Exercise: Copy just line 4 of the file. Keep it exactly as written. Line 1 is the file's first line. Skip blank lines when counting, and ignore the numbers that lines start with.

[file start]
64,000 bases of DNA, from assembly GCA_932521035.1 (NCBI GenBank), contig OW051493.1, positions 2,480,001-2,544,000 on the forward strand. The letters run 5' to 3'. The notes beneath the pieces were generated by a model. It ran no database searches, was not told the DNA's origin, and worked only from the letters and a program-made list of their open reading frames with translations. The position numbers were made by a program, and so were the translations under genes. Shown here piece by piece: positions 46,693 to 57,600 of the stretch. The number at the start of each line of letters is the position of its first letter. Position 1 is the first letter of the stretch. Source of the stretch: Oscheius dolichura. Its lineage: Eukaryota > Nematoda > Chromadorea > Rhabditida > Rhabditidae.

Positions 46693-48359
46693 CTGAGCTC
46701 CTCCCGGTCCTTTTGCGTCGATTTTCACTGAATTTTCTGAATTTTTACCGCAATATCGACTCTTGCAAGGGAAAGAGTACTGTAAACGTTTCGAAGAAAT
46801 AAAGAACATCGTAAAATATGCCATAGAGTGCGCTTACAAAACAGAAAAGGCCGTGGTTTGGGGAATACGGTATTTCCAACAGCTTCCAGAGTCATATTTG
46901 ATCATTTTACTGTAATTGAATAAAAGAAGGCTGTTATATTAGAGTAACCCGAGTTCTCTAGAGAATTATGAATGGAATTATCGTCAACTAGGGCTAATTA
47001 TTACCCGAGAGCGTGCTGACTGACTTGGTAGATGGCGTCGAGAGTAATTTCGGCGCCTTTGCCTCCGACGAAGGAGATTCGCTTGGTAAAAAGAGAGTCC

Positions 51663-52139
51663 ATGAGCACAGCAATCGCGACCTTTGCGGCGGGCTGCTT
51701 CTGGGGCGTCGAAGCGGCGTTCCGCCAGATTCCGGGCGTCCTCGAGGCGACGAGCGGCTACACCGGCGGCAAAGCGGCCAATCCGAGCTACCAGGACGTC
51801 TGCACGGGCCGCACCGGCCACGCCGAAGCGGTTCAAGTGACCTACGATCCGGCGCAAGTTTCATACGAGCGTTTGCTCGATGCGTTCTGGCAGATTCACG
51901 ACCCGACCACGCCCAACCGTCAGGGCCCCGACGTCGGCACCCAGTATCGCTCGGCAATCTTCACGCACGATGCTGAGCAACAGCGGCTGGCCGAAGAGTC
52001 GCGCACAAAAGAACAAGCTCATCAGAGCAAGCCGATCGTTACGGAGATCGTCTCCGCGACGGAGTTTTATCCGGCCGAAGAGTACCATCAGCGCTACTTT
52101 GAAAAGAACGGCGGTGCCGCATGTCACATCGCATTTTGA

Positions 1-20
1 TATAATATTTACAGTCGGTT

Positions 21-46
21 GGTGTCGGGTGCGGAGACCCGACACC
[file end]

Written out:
46701 CTCCCGGTCCTTTTGCGTCGATTTTCACTGAATTTTCTGAATTTTTACCGCAATATCGACTCTTGCAAGGGAAAGAGTACTGTAAACGTTTCGAAGAAAT